U.S. Acting Special Envoy for the Global Coalition John Godfrey provided an update on progress in Iraq and Syria, and outlined the Coalition’s focus on defeating Daesh/ISIS global branches, including in Afghanistan and Africa.

In addressing the situation in Iraq, Special Envoy Godfrey stressed the need to intensify civilian counterterrorism capacity building efforts to help ensure the sustainable defeat of Daesh/ISIS within Iraq, and noted that the United States intends to continue its support for the Iraqi Security Forces even as it completes its transition away from a combat role.

In Syria, stabilization efforts in areas liberated from Daesh/ISIS remain a core component of efforts to prevent a resurgence of Daesh/ISIS there.

Coalition partners emphasized the importance of contributions to stabilization in areas of Iraq and Syria liberated from Daesh/ISIS – to date, Coalition partners have pledged more than $600 million against their 2021 goal of $670 million.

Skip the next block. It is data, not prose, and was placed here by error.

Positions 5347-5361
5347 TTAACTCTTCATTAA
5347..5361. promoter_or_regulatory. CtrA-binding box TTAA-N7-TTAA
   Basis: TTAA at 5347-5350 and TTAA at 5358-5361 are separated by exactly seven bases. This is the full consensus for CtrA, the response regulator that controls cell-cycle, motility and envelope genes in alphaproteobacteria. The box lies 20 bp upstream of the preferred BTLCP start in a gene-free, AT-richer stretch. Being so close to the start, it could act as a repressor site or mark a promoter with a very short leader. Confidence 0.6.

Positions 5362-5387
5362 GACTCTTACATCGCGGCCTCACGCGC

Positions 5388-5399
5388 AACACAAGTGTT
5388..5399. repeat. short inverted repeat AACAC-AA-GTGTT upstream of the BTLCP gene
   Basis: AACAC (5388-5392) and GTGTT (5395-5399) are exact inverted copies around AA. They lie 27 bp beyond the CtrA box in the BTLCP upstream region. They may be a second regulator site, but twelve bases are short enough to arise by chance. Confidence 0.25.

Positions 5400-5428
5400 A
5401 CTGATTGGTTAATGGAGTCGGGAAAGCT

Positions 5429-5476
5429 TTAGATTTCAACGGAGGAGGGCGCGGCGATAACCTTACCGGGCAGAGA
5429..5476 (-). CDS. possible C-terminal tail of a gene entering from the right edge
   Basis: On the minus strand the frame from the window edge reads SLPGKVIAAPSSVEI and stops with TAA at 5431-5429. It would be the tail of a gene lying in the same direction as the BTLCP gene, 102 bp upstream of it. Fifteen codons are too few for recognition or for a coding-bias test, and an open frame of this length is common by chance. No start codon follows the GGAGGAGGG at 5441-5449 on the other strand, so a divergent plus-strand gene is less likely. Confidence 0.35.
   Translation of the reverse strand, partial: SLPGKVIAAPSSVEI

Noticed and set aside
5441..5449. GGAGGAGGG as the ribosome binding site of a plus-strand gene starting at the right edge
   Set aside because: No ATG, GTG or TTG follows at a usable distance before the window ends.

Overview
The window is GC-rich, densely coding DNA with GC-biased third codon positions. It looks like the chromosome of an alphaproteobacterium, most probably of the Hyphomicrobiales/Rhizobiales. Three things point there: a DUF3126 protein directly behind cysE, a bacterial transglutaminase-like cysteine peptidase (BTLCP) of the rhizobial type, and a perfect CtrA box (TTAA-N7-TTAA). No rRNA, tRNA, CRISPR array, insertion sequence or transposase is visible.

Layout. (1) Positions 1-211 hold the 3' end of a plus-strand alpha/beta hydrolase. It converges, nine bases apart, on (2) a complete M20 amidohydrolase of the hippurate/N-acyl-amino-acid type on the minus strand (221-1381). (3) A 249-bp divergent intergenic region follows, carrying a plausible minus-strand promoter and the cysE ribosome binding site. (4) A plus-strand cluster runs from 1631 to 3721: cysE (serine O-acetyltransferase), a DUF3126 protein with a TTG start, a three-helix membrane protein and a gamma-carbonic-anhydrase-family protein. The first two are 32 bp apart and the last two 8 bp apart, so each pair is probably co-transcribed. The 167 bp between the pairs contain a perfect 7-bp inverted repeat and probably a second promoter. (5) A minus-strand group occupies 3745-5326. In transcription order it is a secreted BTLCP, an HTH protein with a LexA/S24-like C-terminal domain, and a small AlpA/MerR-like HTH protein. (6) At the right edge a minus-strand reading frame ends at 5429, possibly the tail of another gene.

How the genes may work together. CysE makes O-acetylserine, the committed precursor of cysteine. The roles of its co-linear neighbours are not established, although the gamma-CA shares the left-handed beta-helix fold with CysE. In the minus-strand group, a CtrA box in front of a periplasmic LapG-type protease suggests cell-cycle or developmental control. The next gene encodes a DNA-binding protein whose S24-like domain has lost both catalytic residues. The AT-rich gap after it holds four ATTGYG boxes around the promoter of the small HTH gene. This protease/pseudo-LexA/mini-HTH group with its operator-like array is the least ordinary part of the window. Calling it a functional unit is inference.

Special Envoy Godfrey highlighted the ongoing security challenge posed by the thousands of ISIS fighters detained in northeast Syria and their associated family members in displaced persons camps, urging their repatriation to help prevent Daesh/ISIS from reconstituting capability in Iraq and Syria.

Coalition partners also discussed the growing threat posed by ISIS branches outside of Iraq and Syria, highlighting the horrific terrorist attack ISIS-K perpetrated on August 26 in Kabul and its ongoing terrorist campaign.

Small Group representatives agreed to focus work in the D-ISIS Coalition’s Communications, Countering-ISIS Finance, and Foreign Terrorist Fighters Working Groups on countering the ISIS-K threat, drawing on expertise and capacity developed in the fight against Daesh/ISIS in Iraq and Syria. They also carried forward the important discussion from June at the D-ISIS Coalition Ministerial Meeting in Rome about leveraging Coalition expertise and working group capabilities to address the threat posed by ISIS branches in Africa.

Coalition partners reiterated their support for continued counterterrorism pressure against Daesh/ISIS in Iraq and Syria to consolidate gains there and affirmed their commitment to defeating ISIS globally, including in Afghanistan and Africa. The Coalition remains united and resolved in its determination to achieve the enduring defeat of Daesh/ISIS wherever it operates and to bringing its members to justice.